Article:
Almost getting booted from the Olympics gave wrestling a chance to get a reboot.
It seems to be working.
Not only did the sport earn reinstatement for the upcoming 2020 Summer Games in Tokyo, wrestling earlier this year received an overhaul with major, sweeping changes set to take effect next year.
But at the 20th Dave Schultz Memorial, which started Wednesday and continues through Saturday at the Olympic Training Center, fans are getting a sneak preview of this ancient sport, the same in its core but improved in many areas.
"It took a slap in the face to realize our sport needed to figure things out," said Cody Bickley, national teams high performance manager, in between sessions Wednesday. "That bell has been answered. We're excited about the growth and positive change in wrestling. Now, there are more opportunities that cater to the welfare of the athletes."
Most notably, the number of weight classes stands at a bulked-up 10, up from six at the 2016 Rio Games and eight from last summer's world championships in Paris.
A two-day competition format, with same-day weigh-ins, was another big change from year's past, as opposed to one day of bouts with weigh-ins taking place the day before, giving athletes 24 hours to cut weight if needed.
"Since we're past the world championships, we're getting a jump-start on the shift," Bickley said. "We decided to use the two-day format so the athletes can get used to it. And going from eight to 10 weight classes provide more opportunities. It's exciting. We know it's going to take time to build depth in the new weight classes, but that's a good problem to have."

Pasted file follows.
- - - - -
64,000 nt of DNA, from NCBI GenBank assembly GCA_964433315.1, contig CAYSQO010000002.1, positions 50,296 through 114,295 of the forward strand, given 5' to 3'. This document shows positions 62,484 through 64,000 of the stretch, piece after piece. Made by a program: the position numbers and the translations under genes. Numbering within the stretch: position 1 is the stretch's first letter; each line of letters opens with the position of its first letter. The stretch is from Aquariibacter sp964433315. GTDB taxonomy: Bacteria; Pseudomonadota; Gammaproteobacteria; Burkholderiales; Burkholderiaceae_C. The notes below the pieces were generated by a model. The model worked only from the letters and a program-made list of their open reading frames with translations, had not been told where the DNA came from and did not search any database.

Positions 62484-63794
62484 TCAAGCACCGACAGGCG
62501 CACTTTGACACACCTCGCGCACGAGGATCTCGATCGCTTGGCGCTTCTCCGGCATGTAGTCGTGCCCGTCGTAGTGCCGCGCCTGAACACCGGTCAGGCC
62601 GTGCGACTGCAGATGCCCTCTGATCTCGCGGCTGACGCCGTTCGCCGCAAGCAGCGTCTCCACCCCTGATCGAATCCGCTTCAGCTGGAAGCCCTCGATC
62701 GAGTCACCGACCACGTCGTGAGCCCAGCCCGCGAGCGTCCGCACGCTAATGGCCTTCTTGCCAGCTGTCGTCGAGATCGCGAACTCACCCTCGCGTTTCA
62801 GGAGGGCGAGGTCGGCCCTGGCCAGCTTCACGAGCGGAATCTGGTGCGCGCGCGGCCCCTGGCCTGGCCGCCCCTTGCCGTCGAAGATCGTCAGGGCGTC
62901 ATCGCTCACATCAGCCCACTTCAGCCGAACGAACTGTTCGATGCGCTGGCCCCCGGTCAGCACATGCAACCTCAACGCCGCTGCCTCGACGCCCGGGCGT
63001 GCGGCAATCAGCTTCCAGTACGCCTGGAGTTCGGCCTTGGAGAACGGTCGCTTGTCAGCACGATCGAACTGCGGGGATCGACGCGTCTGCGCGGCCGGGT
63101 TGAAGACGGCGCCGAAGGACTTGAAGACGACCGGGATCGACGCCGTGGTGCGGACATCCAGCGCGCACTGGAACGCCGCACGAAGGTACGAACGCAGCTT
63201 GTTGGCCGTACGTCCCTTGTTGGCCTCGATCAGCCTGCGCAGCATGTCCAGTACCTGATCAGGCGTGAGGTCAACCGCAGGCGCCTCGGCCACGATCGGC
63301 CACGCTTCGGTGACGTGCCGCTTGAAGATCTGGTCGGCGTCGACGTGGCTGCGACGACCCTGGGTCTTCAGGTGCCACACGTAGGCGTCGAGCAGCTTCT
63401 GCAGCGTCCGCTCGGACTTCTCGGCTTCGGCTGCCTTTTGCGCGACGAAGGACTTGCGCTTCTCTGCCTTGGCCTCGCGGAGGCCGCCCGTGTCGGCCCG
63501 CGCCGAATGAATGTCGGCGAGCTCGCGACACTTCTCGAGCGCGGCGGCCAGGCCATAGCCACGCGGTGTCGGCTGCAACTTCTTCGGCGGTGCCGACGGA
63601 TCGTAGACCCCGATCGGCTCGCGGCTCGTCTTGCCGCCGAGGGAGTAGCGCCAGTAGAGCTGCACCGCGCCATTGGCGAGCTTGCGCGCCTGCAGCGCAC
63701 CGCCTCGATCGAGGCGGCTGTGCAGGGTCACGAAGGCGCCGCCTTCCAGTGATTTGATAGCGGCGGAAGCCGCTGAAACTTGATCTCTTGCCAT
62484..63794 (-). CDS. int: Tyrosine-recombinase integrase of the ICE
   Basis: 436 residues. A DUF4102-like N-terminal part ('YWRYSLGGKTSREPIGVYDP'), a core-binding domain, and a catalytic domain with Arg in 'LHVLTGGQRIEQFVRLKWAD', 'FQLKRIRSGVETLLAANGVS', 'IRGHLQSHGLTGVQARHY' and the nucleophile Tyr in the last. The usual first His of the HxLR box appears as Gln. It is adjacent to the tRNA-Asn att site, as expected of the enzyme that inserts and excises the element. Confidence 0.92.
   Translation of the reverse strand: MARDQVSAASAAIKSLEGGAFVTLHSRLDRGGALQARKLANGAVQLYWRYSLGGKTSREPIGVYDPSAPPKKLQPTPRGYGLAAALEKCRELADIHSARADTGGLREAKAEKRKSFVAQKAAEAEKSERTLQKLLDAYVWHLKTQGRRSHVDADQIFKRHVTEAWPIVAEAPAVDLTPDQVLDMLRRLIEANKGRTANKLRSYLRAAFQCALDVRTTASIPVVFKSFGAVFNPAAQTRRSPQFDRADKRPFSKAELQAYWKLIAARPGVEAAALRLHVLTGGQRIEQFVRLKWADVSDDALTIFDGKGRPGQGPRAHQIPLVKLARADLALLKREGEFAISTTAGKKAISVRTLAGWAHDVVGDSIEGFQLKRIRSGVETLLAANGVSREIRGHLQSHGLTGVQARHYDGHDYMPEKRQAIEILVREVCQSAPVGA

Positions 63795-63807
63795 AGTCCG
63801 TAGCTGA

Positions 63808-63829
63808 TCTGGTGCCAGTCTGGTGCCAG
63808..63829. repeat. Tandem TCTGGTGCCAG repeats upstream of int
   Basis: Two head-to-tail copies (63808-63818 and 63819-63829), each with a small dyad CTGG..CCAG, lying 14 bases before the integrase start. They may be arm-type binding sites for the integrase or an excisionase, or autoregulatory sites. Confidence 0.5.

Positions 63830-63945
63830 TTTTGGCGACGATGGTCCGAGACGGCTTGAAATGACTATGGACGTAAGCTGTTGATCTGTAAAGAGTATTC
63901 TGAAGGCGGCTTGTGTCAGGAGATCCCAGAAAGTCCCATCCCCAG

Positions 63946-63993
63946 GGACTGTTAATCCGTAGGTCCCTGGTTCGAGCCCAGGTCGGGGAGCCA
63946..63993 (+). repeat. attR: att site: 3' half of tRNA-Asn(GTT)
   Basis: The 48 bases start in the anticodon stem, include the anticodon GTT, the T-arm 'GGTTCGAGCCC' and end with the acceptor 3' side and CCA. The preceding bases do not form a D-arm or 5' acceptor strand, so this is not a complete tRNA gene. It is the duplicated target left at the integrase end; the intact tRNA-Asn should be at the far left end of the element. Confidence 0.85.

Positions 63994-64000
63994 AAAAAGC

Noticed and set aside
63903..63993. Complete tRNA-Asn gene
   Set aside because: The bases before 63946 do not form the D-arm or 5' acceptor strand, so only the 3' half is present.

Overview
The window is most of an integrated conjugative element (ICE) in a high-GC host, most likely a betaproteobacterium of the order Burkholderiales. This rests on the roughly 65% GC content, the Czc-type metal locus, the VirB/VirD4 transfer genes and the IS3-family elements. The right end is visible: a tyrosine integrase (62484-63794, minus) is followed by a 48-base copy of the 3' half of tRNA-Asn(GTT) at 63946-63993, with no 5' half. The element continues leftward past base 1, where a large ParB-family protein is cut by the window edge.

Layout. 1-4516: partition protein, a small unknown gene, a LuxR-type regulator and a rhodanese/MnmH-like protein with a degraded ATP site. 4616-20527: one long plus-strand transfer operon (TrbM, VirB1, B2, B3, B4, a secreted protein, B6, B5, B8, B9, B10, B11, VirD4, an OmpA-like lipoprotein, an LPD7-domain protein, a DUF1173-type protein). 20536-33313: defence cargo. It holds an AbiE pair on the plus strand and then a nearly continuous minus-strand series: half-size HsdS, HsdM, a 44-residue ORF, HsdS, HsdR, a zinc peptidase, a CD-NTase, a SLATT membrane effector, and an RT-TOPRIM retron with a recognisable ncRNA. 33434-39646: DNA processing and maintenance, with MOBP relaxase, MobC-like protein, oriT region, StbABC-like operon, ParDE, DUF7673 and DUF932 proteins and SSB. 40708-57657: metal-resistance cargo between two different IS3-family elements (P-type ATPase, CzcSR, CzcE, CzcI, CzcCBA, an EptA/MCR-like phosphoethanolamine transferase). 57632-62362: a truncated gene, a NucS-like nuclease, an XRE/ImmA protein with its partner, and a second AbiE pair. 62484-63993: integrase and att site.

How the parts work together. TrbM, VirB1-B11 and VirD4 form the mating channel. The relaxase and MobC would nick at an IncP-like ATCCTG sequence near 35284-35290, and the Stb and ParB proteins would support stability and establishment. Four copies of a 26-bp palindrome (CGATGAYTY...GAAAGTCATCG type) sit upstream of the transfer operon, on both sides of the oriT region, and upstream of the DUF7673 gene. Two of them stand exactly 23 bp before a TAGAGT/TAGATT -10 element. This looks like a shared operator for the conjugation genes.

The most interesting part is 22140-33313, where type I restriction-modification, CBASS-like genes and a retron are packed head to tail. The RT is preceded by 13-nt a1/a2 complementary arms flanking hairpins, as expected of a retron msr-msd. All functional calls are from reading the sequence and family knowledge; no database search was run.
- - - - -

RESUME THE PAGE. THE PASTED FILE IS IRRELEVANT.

The tournament, which got its start in 1999, honors the late Schultz, an Olympic and world champion wrestler who was one of the most popular athletes in the world. It is one of the longest consecutive international sports event held in Colorado Springs on an annual basis.
This edition of the Schultz marks the 20th event, and it's actually the second of its kind this calendar year. The previous tournaments took place in February but it was moved to help strengthen and grow the event.
This year, the field features athletes from the United States, Armenia, Brazil, Georgia, Japan, Kazakhstan, Korea, Mexico, Mongolia, Norway and Russia.
Previously, there have been 13 Olympic gold medalists who have won Schultz titles, and past event champs include 39 individual world champions who won a combined 54 world gold medals. Team USA boasts 12 past world champions who have won gold at the Schultz.
Expected U.S. athletes include two-time world team members Tony Ramos in men's freestyle and Victoria Anthony in women's freestyle, and 2016 Olympian Jesse Thielke in Greco-Roman. The field will feature dozens of past Olympians and world team members from the participating countries.
Team USA pushed six Greco-Roman wrestlers into the finals after a wide-open semifinal at Sports Center I.
But most of all, a fresh start seems to have invigorated wrestling at the international level.
"We're excited about it," Bickley said. "I think there's a lot of growth and positive change going on in our sport. We had poor leadership, internationally, before. Now, the right people are helping lead the sport forward."